Christmas Parties – will it be an HR nightmare? How to avoid the headache.

Christmas Parties – will it be an HR nightmare?

Need some help on how to avoid the headache? Here’s how…

Christmas is just around the corner, and the work Christmas parties are already knocking on our door. For the HR professional sadly it often spells a period of extra investigations and disciplinaries in the fall out after the event.

As an employer, we’re sure you think your team deserves to let their hair down and of course, every company is different but you should remember that you do have a duty of care to your employees and so the following blog aims to give you some advice when throwing a Christmas party.

Set clear boundaries

Before any Christmas event, make sure you gently remind your team what is expected from them when it comes to their behaviour . You don’t want to dampen high spirits during the festive period; however, it is important that you set the boundaries early so that everyone understands the companies’ guidelines and has ample opportunity to raise any questions or concerns. It will mean that there’s less chance of having to deal with the consequences after the event.

Also be mindful that even if you elect not to hold an officially organised event yet your staff arrange a get together themselves, as an employer you may still be liable for your staff’s actions at that event. Why? Because these events might be regarded as closely connected to employment and so the employer becomes vicariously liable.

Remind your employees of your HR policies, not only relating to harassment, discrimination, code of conduct, and behaviour at work related social events.

Reiterate that these policies still apply at any company event, social or otherwise, that they are in place to protect the workforce and ensure that everyone has an enjoyable time.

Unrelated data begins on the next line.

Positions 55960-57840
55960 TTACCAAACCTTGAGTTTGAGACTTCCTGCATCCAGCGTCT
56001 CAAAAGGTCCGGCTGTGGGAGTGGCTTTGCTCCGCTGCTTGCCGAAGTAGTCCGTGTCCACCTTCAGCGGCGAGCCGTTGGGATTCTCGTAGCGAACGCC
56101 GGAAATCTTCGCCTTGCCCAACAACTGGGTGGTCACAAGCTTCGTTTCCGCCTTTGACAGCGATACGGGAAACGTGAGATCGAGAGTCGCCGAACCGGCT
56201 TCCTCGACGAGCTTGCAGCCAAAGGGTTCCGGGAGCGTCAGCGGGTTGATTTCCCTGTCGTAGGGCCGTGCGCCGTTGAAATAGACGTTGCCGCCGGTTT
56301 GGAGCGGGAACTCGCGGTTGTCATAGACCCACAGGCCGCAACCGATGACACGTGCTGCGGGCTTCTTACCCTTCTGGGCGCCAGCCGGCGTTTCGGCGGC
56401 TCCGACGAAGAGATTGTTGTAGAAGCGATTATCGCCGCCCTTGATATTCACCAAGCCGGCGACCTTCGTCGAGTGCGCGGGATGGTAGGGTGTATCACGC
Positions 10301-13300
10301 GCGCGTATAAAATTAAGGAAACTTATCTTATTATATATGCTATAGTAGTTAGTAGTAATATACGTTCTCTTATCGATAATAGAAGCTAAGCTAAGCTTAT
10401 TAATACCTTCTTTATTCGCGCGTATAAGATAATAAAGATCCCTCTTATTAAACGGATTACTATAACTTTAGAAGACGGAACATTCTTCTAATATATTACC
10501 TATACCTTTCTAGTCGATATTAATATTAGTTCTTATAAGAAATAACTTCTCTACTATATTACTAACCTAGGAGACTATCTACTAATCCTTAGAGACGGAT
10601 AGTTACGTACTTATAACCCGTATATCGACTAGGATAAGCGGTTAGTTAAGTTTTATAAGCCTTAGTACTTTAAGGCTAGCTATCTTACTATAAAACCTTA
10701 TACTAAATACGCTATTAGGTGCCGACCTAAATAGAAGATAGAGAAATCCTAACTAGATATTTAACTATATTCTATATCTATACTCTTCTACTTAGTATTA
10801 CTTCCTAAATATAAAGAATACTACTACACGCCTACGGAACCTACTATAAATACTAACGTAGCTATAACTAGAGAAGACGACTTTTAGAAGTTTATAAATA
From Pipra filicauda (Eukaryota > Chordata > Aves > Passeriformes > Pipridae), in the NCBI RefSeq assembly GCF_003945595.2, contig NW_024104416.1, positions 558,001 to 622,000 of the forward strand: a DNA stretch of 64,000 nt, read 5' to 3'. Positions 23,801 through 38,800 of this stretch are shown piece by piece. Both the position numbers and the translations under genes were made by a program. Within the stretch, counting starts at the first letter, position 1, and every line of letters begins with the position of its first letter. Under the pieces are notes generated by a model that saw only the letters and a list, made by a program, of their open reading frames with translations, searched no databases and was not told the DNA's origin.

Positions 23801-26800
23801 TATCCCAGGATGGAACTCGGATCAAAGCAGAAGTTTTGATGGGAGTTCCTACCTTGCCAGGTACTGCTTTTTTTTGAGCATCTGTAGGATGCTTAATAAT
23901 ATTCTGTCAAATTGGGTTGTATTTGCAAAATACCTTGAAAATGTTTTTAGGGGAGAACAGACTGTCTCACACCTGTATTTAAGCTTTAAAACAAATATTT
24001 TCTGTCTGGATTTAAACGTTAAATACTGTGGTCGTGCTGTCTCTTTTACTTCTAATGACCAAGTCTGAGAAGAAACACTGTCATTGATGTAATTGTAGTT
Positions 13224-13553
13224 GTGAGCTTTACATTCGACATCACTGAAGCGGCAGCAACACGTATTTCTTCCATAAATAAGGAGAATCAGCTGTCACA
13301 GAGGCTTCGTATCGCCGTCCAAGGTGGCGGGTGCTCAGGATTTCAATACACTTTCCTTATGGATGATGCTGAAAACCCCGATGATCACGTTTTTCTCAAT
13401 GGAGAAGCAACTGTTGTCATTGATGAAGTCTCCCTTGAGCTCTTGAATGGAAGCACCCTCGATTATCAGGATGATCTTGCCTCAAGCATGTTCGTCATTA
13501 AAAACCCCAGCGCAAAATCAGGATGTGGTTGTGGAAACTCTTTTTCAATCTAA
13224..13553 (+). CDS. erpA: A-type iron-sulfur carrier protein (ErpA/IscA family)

Social Media

This might be a great time to review your social media policies, or if recently done make sure everyone is aware of their contents. You really don’t want any inappropriate pictures of your employees or management ending up on social media sites for all to see. This could give rise to grievance complaints and harassment claims.

What not to talk about

Just as we wouldn’t like our employees asking for a pay rise at the party, nor should management discuss any employee performance or pay issues at events outside of work. This is inappropriate.  There is a time and a place. Likewise that is not the time to tell someone what you really think of them – as has happened to me at a Christmas party before!

Sickness after the event 

Consider who may have to go to work after the event. Should they book a day off instead? IT might be good to remind them of that options if it is available.  If your employees have to work the day after the party, they should be reminded of required start times and work expectations. If they fail to meet these then action needs to be taken, but remember that people might be genuinely sick at this time of year anyway.

Bah humbug 

I know this can seem over the top and against spirit of the holiday season but you can’t say we didn’t warn you.

For additional support and information on planning a Christmas party, seek an independent HR advisor for guidance.